Your leg muscles may feel weak after surgery because you did not use them much with your knee problems. Surgery corrected the knee problem. Your home exercise program will include activities to help reduce swelling and increase your knee motion and strength. This will help you move easier and get back to doing the activities you enjoy. The quadriceps tendon, which is located above the kneecap, is typically cut and sutured back together during surgery. Physical therapy exercises that engage the quad muscles are essential to your healing, recovery, and pain reduction.
What To Expect After Knee Replacement
You can expect to be up on your feet within a day. That might be hard to do on your own at first. The quad is made up of 4 large muscles. When they are contracted, the knee straightens. The quadriceps tendon attaches the large quad muscles to the kneecap. The quad muscles and tendons are essential for knee stability and movement. After a traditional knee replacement, it typically takes 10 to 12 weeks for the quad tendon tissue to heal and it may take longer to regain all the strength and function.
After surgery, scar tissue builds up around the quad tendon and soft tissues. Scar tissue is important because it helps the healing process and protests the incision. But it also keeps you from being able to fully straighten your knee or bend it enough to get in and out of a chair. The scar tissue also prevents you from restoring a normal walking pattern. Because of how important it is to restore movement and function, your healthcare personnel will require you to do the following exercises throughout the day. Usually 1 to 2 minutes every 1 or 2 hours…
- Quad Squeezes – 1) Lie on your back on the floor or in bed and extend your recovering leg and bend your healthy leg at the knee. There is a reflex in the body that makes one knee flex when the other is extended. This reflex will be helpful when it is time to start walking. 2) Roll up a towel and place it under your recovering knee, allowing the knee joint to be slightly bent, activate the quad as you gently press the knee down into the towel. Hold the muscle squeeze for 5 seconds, then fully release it. This will help you make that muscle contraction more efficient, contracting, and releasing the muscle that encourages blood flow and gets muscle fibers working.
- Quad Short Arcs – Use the rolled-up towel again. Lie on your back with your healthy knee bent and the towel under your recovering knee. Tighten your quadriceps to press the knee into the towel. Lift the heel off the bed or floor without lifting the knee off the towel. Hold for 5 seconds, then lower your heel. Lifting the heel increases the resistance on the quad. It is helpful for increasing strength and improving the ability to strengthening the knee joint.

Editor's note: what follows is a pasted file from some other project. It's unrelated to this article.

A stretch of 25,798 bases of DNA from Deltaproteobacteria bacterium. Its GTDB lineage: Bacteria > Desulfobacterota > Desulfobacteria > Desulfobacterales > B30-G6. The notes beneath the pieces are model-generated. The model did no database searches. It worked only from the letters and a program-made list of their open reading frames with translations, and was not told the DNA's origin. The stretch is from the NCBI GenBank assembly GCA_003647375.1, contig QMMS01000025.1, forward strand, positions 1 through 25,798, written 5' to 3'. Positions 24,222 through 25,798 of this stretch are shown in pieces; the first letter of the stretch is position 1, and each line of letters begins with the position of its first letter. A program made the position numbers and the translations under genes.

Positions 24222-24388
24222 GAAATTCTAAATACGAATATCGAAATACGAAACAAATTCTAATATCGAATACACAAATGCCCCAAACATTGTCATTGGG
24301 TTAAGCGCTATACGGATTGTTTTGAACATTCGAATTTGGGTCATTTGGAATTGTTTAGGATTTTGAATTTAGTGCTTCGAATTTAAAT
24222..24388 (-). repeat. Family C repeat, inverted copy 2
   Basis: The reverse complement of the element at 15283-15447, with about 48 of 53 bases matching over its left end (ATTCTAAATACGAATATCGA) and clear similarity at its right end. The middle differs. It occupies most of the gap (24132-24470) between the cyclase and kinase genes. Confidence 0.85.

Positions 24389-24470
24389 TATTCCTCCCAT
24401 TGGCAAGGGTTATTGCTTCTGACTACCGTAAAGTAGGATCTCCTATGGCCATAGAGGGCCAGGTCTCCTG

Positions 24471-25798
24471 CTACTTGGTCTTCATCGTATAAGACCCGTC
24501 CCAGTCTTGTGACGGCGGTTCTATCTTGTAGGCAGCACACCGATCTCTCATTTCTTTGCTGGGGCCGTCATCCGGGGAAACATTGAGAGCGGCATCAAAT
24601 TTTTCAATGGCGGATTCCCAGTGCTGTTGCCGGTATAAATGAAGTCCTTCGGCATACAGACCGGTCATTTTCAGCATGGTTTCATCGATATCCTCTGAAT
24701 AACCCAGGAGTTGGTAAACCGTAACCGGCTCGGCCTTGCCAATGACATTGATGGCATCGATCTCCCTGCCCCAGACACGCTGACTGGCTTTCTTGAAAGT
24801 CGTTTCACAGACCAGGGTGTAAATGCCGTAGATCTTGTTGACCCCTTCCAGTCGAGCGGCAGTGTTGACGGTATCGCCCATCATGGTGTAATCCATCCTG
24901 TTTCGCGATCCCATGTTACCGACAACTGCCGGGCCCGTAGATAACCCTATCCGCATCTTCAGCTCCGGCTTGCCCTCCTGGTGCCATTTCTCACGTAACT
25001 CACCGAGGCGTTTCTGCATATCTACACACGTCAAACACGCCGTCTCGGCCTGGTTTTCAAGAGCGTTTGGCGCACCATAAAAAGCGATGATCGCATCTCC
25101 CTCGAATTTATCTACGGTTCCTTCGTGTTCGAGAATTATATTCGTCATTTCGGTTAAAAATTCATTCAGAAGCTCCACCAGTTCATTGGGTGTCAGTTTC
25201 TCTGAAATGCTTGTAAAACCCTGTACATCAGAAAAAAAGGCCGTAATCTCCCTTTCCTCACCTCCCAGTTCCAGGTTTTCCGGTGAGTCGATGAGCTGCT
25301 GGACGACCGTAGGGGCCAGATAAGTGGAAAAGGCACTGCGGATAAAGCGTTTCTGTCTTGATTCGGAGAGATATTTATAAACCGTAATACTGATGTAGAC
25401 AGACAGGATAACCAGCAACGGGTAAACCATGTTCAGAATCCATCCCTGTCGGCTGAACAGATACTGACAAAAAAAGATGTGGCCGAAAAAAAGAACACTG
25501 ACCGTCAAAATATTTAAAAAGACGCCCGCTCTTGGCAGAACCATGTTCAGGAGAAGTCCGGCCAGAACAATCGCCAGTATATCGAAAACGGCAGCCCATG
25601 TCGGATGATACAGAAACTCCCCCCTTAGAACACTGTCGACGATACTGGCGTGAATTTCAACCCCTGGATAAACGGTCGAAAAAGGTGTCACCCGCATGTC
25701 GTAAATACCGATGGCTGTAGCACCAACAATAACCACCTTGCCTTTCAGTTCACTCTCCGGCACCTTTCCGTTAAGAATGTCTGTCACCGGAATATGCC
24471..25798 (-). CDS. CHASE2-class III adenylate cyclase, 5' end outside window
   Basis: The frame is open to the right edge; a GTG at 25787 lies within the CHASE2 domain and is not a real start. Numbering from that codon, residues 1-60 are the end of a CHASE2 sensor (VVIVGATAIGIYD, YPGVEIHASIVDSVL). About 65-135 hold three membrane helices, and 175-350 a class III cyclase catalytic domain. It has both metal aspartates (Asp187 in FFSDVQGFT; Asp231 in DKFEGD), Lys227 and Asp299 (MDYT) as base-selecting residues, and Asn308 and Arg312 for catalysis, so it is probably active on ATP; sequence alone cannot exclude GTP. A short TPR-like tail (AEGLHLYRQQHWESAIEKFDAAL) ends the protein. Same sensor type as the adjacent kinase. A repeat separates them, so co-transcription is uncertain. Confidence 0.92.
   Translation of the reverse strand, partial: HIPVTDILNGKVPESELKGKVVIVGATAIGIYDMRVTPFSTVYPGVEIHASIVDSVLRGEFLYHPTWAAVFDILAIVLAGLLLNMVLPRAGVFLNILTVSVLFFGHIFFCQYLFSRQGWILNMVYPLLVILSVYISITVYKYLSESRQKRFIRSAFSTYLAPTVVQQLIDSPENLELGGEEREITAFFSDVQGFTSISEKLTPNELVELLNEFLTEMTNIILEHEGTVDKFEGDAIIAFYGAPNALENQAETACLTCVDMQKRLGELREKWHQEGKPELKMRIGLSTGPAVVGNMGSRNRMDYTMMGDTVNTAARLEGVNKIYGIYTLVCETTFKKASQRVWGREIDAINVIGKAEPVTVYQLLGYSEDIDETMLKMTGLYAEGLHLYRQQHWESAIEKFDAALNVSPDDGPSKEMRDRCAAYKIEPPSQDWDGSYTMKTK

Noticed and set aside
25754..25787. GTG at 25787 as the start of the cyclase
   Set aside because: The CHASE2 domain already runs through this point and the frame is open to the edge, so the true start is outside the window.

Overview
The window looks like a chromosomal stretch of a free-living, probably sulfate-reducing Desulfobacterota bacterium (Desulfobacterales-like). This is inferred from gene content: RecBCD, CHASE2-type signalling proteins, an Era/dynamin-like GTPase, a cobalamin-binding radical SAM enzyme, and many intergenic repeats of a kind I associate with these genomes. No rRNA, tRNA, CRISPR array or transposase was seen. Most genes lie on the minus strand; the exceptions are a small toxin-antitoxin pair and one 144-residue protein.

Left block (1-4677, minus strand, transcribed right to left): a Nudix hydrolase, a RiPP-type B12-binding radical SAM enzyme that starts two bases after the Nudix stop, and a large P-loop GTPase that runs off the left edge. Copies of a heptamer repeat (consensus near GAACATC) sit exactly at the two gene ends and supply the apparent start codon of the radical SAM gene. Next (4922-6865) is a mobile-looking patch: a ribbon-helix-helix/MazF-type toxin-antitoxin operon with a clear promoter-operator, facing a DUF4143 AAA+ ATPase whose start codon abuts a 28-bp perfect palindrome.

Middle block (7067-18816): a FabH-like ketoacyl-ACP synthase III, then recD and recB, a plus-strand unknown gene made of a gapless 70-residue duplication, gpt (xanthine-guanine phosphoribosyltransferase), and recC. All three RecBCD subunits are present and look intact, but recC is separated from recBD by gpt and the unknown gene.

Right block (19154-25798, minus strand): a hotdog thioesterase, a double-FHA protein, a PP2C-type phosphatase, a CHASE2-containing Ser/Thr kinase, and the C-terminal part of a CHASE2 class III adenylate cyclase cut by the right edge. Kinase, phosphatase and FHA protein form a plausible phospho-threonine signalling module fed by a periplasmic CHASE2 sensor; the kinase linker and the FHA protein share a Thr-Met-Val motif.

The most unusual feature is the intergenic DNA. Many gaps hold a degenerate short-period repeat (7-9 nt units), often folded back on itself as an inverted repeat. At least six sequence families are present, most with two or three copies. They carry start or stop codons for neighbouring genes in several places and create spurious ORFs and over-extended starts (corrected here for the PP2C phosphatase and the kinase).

- Step-ups – This exercise will not happen until about 3 to 6 weeks after surgery. Stand upright in front of the set of stairs. Be sure and place one hand on the handrail. Lift your leg by bending your recovering leg and place your foot on the closest stair. Step up onto the stair pressing down into the stair and straighten the knee and hold for a few seconds. Slowly bend your recovering knee, lowering yourself back into the starting position, both feet on the floor. Do this exercise slowly to build muscle, and control and also to help prevent an accident.
Straight leg raises: This exercise will not happen until about 2 to 4 weeks after surgery. Lay on your back with your healthy knee bent and your recovering leg straight. Tighten the quad to straighten the recovering knee. Keep the knee straight and lift it into the air. Hold it for 2 or 3 seconds. Lower the leg so the heel touches the floor or bed before your knee does. This keeps the quad active during the entire lowering of the leg. Before each leg raise, activate your abdominal muscles so your core is engaged. This will help your overall fitness for walking on your new knee.
- Wall Squats – This exercise will not happen until about 6 weeks or more after knee replacement surgery. Stand with your back against a wall. Place your feet hip-width apart and 12 to 18 inches away from the wall. Slide your back down the wall by slowly bending your knees to a 45-degree angle. Hold for 5 seconds. Your quads are just one muscle affected by knee replacement surgery. Additional exercise can help you strengthen your calf muscles and hamstring.
Besides your physical therapy program, you must leave time for walking. It helps build your strength and endurance. Walk around your home five times a day. Trips to the bathroom or kitchen are not enough. Gradually increase the distance you walk. Work up to walking outside and in the community. Always check with your doctor or therapist to make sure specific exercise is appropriate for your condition. If any exercise causes an increase in pain stops immediately.
For persistent joint pain that is interfering with your daily activities, see a Tristate rheumatologist to make the correct diagnosis and begin the proper treatment.
Contact Us (859-331-3100) For More Information to Request an Appointment
Tristate Arthritis and Rheumatology is first and largest Rheumatology practice in the Northern Kentucky area. Founded by Dr. Arthur Kunath in 1986, our rheumatology practice now consists of six doctors who are board certified in both Internal Medicine and Rheumatology and a Physician Assistant. Patients see one doctor (except in emergencies), thereby assuring continuity of care and an individualized doctor-patient atmosphere giving the physician the ability to establish personalized and detailed relationships. Our doctors have received numerous awards, including being listed as “Top Doctors” in Cincinnati Magazine, receiving the Patient’s Choice Award, the Most Compassionate Doctor Award, and the American College of Rheumatology’s “My Doc Rocks” award.
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